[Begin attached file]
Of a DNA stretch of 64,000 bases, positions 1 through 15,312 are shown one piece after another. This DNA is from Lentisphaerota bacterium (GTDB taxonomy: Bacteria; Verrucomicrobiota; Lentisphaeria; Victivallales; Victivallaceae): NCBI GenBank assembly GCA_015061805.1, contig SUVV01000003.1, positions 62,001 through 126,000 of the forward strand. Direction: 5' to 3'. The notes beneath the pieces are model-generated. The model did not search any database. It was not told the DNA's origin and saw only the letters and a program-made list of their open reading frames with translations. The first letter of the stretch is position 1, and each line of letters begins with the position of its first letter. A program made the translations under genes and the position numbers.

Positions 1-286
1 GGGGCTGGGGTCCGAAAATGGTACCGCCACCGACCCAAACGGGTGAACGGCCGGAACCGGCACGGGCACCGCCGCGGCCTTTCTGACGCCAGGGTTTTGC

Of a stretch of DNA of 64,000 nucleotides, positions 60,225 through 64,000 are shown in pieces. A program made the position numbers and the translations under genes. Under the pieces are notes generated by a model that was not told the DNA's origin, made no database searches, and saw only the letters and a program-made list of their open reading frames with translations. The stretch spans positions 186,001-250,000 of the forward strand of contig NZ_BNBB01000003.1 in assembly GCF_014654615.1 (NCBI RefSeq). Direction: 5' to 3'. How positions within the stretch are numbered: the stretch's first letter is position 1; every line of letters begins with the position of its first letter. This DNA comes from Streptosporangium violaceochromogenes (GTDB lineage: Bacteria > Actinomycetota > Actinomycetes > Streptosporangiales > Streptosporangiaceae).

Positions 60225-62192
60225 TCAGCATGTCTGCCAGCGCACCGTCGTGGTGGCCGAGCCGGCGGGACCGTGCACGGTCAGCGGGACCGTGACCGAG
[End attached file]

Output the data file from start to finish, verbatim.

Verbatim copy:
Of a DNA stretch of 64,000 bases, positions 1 through 15,312 are shown one piece after another. This DNA is from Lentisphaerota bacterium (GTDB taxonomy: Bacteria; Verrucomicrobiota; Lentisphaeria; Victivallales; Victivallaceae): NCBI GenBank assembly GCA_015061805.1, contig SUVV01000003.1, positions 62,001 through 126,000 of the forward strand. Direction: 5' to 3'. The notes beneath the pieces are model-generated. The model did not search any database. It was not told the DNA's origin and saw only the letters and a program-made list of their open reading frames with translations. The first letter of the stretch is position 1, and each line of letters begins with the position of its first letter. A program made the translations under genes and the position numbers.

Positions 1-286
1 GGGGCTGGGGTCCGAAAATGGTACCGCCACCGACCCAAACGGGTGAACGGCCGGAACCGGCACGGGCACCGCCGCGGCCTTTCTGACGCCAGGGTTTTGC

Of a stretch of DNA of 64,000 nucleotides, positions 60,225 through 64,000 are shown in pieces. A program made the position numbers and the translations under genes. Under the pieces are notes generated by a model that was not told the DNA's origin, made no database searches, and saw only the letters and a program-made list of their open reading frames with translations. The stretch spans positions 186,001-250,000 of the forward strand of contig NZ_BNBB01000003.1 in assembly GCF_014654615.1 (NCBI RefSeq). Direction: 5' to 3'. How positions within the stretch are numbered: the stretch's first letter is position 1; every line of letters begins with the position of its first letter. This DNA comes from Streptosporangium violaceochromogenes (GTDB lineage: Bacteria > Actinomycetota > Actinomycetes > Streptosporangiales > Streptosporangiaceae).

Positions 60225-62192
60225 TCAGCATGTCTGCCAGCGCACCGTCGTGGTGGCCGAGCCGGCGGGACCGTGCACGGTCAGCGGGACCGTGACCGAG